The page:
Each text is paired with a black-and-white photograph of a Parisian street scene or another visual image suggested by the narrative. A Manet drawing of a coachman transports us into Maupassant’s “The Rendezvous.” The front page of Le Petit Parisien, Jan. 7, 1912, introduces Colette’s “Holdup in the Rue Ordener.” The face of a painted wooden Christ casts a sad glance over Marcel Aymé’s delightfully irreverent “Rue Saint-Sulpice,” in which a starving pianist, recently jailed for stabbing a violinist, is hired to portray Jesus in a series of “sacred images” and ends up walking, very briefly, on the Seine.
Zola, Simenon and more-contemporary voices guide our wanderings, expertly translated by Constantine, whose introduction parses the history of Parisian geography. She adds notes, author biographies, a map and a list of resources for further exploration and dedicates the book to the victims of the “unspeakable events” at Charlie Hebdo, the Bataclan and other venues, and “to the brave Parisians who, in spite of the threats of barbarians, daily assert their right to walk in freedom in the streets of their city.”
THE MISTRESS OF PARIS
By Catherine Hewitt
358 pp. Thomas Dunne/St. Martin’s, $27.99.
If you haven’t read “Nana” — or, even more so, if you have and are hungering for a less censorious, more deeply researched and respectful biography of the 19th-century French courtesan on whom that novel by Zola is partly based — this book is for you. In it, Hewitt conducts us up the ladder from grisette to grande horizontale climbed by the self-styled “Comtesse” Valtesse de la Bigne, born Louise Delabigne, illegitimate and impoverished, in 1848. Hewitt’s occasionally colorless prose is counterbalanced by her social commentary — on, for example, the pay for different levels of mid-19th-century prostitutes and the “embourgeoisement” of French theater in that era — and by her protagonist’s labor-intensive irrepressibility.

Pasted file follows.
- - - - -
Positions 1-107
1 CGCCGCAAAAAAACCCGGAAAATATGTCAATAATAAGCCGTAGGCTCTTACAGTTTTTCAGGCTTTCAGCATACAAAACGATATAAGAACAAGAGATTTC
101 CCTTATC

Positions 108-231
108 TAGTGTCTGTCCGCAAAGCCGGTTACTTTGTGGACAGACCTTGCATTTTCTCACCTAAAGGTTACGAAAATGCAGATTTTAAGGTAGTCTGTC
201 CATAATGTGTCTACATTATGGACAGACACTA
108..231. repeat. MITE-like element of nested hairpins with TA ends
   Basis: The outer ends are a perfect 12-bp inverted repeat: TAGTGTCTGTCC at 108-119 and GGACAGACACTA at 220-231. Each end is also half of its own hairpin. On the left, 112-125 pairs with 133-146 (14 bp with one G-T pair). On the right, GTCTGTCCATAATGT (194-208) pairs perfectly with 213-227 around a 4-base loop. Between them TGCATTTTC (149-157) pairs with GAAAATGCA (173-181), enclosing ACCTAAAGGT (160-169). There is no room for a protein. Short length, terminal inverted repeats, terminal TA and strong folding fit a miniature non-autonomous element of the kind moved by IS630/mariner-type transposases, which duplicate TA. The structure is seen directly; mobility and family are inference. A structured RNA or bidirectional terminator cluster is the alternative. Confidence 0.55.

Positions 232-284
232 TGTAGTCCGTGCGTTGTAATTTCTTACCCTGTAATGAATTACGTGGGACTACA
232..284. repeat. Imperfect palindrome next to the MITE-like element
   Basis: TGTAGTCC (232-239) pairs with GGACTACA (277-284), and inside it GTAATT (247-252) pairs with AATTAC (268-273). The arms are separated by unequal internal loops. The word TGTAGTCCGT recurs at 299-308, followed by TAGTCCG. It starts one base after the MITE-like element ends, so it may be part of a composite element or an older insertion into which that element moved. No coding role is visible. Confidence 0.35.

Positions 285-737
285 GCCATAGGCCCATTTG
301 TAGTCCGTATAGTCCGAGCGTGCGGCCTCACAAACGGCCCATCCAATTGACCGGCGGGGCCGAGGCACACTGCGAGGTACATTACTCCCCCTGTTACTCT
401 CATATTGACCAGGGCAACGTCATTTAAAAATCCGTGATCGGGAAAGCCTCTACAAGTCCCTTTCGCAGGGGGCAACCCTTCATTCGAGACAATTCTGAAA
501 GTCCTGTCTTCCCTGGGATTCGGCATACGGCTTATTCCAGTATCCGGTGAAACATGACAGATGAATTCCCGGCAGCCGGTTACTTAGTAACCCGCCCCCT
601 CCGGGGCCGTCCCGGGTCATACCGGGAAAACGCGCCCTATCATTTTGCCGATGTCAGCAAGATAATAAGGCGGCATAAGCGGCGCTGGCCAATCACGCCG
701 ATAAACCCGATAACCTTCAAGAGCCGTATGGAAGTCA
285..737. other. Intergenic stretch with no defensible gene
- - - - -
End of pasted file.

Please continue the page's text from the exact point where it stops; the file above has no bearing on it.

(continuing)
A gorgeous, smart, ambitious, hard-working, steely autodidact and businesswoman whose product was herself, Valtesse would be totally at home in our self-branding society. She loved, as 21st-century America does, things: “Louis XIV armchairs in cherry-colored silk, luxurious velvet-upholstered seats from the time of Philippe II,” and of course her “throne,” “that famous bed which cost . . . just over half a million pounds in modern currency.” We are taken on exhaustive tours of her “palaces” in Paris, Ville-d’Avray and Monte Carlo, where she displayed the art she so voraciously collected. She collected men too, and women. Her consumerism, her profession, her politics — Bonapartist, anti-Dreyfusard, devoutly colonialist — and the sheer size of her wealth, make her, alas, a woman for our time.
By James Naughtie
322 pp. Overlook, $26.95.
April in Paris, 1968, barricades blossoming everywhere. Riot police cast shadows over the young in one another’s arms, the poems posted on the walls: “Be realistic! Demand the impossible!” This is the run-up to May ’68, when striking French university students, joined by workers, artists and intellectuals, nearly toppled President de Gaulle’s sclerotic right-wing government. It’s fascinating to walk Naughtie’s vividly conjured revolutionary streets, which crawl with diplomats and foreign spies and international reporters like Grace Quincy, a New Yorker writer seen by her colleagues as “a distant star in a trade that still cherished glamour and a feeling for the untouchable.”
The year 1968 marks the frigid middle of the Cold War, and one spring day, the British spy Will Flemyng is “picked up” in the Paris Métro by an East German, who hooks him with the murmured promise/threat “I can tell you something very interesting about your brother.” Thus opens the “game” that provides the structure for this thriller, whose subtext is family. The brother in question shares Will’s profession and his need for concealment. The two remain beloved mysteries to each other and to their older brother, a pensive historian who lives in rural Scotland, beautifully evoked in these pages. The brothers keep secrets even from their boss, the dying spymaster Freddy Craven, a family-member-by-proxy and one of the book’s most winning characters. “What didn’t he know?” is Craven’s recurring question. And ours.